Thursday, November 08, 2007

A Catholic Festival in Peking, 11 June 1772

From a letter from the Rev. Father Cibot, SJ., concerning the festivities held on the Feast of the Sacred Heart of Jesus in Peking, 1772:

"At present, I know three Princes and several Mandarins in the Congregation [of Musicians], as well as many poor Neophytes who devote time they can ill afford to singing the praises of God.

"At about two o'clock in the afternoon on the Thursday of the Octave of the Blessed Sacrament, having said their prayer in the Chapel, the Missionaries come and sit in the tent [I am a loss to explain what is meant by this, whether it is a mistranslated French ecclesiastical idiom or an actual tent] when they listen to the rehearsal of the motets, canticles and various instrumental pieces... There are young singers ten or twelve years old, who show just as much devotion as the most fervent of the Novices. It is they who throw flowers before the Blessed Sacrament.

"At four o'clock, the first high mass is held, with music and symphonie. A motet accompanies the exposition of the Blessed Sacrament; the symphonie that is inside the tent fills the intervals in the masses; the one that is inside the Chapel also plays a particular role in each mass. The Musicians, dressed in surplices, form two lines kneeling below the [altar]. When the Masses are over, prayers are solemnly sung; at that moment the tent is as full as the Chapel. After the prayers comes the Sermon, followed by the third High Mass. I forgot to mention that a second one was sung about six o'clock. It does not begin immediately, but there is first a pause to enable everyone to prepare to listen to it and to allow the musicians to have a cup of tea [!]. [...] This final mass lasts an hour and a half and ends with the blessing of the Sacrament, which is prededed by an amende-honorable [presumably expiatory prayers of some sort] and much shedding of tears. The Blessed Sacrament is then carried in procession. The order followed in the Procession is as follows:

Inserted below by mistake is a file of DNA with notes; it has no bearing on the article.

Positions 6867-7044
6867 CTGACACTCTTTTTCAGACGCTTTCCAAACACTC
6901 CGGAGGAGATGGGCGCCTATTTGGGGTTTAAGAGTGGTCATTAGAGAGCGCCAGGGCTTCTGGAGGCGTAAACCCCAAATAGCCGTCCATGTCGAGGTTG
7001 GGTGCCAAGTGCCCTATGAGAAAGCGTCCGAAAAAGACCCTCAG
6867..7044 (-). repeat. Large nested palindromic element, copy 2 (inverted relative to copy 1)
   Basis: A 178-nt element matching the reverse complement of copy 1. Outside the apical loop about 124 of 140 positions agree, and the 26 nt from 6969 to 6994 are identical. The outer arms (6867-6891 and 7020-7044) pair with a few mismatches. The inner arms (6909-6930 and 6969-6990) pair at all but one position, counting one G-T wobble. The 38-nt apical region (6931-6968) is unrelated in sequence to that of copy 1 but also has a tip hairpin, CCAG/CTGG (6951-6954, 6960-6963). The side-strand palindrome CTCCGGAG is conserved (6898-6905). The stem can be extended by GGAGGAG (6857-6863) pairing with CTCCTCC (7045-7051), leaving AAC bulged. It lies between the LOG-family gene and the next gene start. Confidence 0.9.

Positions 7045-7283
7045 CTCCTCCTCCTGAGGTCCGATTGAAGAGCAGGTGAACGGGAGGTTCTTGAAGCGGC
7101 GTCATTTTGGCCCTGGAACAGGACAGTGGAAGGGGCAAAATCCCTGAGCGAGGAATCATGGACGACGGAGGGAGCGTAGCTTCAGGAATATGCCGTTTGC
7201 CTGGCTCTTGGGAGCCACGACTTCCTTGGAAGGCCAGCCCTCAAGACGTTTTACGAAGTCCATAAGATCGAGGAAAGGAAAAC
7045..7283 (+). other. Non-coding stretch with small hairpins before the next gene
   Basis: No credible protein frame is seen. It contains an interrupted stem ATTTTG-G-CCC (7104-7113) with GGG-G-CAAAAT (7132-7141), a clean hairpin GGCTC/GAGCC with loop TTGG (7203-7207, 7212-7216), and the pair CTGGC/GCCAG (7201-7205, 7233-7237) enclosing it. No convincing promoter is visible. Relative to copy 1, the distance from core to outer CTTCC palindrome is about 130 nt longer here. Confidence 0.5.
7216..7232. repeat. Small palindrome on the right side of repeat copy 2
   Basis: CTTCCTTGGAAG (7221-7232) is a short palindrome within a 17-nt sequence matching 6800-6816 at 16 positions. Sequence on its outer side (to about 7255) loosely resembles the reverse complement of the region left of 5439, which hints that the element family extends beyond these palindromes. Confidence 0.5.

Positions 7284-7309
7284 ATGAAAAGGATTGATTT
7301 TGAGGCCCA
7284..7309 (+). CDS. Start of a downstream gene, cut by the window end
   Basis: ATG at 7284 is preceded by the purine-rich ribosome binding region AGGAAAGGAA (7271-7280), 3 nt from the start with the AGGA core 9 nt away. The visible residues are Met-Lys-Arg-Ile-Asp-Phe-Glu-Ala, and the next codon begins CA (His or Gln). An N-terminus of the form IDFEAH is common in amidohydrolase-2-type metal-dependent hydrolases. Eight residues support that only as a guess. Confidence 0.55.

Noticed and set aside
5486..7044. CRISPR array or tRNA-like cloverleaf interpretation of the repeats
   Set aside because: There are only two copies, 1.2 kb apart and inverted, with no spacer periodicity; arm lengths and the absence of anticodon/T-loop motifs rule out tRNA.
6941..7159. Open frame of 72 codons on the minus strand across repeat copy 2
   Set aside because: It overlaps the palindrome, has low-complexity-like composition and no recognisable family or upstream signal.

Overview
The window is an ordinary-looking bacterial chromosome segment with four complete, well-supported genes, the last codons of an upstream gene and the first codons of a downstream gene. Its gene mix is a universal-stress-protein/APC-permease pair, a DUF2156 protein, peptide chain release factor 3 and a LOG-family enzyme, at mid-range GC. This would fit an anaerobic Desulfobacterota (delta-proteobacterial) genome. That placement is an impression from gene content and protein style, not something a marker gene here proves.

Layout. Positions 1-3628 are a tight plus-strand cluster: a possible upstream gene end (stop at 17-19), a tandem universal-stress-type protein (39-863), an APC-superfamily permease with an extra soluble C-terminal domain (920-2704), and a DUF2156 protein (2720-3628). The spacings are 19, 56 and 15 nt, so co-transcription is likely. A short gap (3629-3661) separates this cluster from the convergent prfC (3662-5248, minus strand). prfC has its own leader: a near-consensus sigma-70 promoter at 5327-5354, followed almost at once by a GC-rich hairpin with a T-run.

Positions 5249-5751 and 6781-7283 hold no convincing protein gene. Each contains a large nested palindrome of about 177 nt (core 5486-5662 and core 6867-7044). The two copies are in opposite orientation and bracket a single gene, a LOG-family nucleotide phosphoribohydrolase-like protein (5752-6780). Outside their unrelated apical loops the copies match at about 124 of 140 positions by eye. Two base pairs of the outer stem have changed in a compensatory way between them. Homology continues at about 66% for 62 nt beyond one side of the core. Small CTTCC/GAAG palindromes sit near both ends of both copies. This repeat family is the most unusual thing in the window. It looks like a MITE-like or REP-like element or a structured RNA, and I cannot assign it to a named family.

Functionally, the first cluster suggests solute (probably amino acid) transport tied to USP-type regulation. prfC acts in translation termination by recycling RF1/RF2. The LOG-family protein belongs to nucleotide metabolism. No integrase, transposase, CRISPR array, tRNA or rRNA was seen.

"After the Cross come four young singers in long robes of purple silk, wearing ceremonial caps. They are followed by the musicians in secular dress,s then the Congregation of the Sacred Heart of Jesus, with the musicians dressed in surplices and four choir-boys wearing albs with silken belts of different colors, ribbons and golden fringes.

"The two choruses sing continuously and without any confusion, and their repeats act as a signal for the flower boys and thurifers.

"When the Cross enters the church, the drums and other instruments begin to play and they go on playing until the Most Blessed Sacrament is on the altar. This third group of musicians stands before the rood screen [!] which separates the nave from the chancel."

More recent articles:

For more articles, see the NLM archives: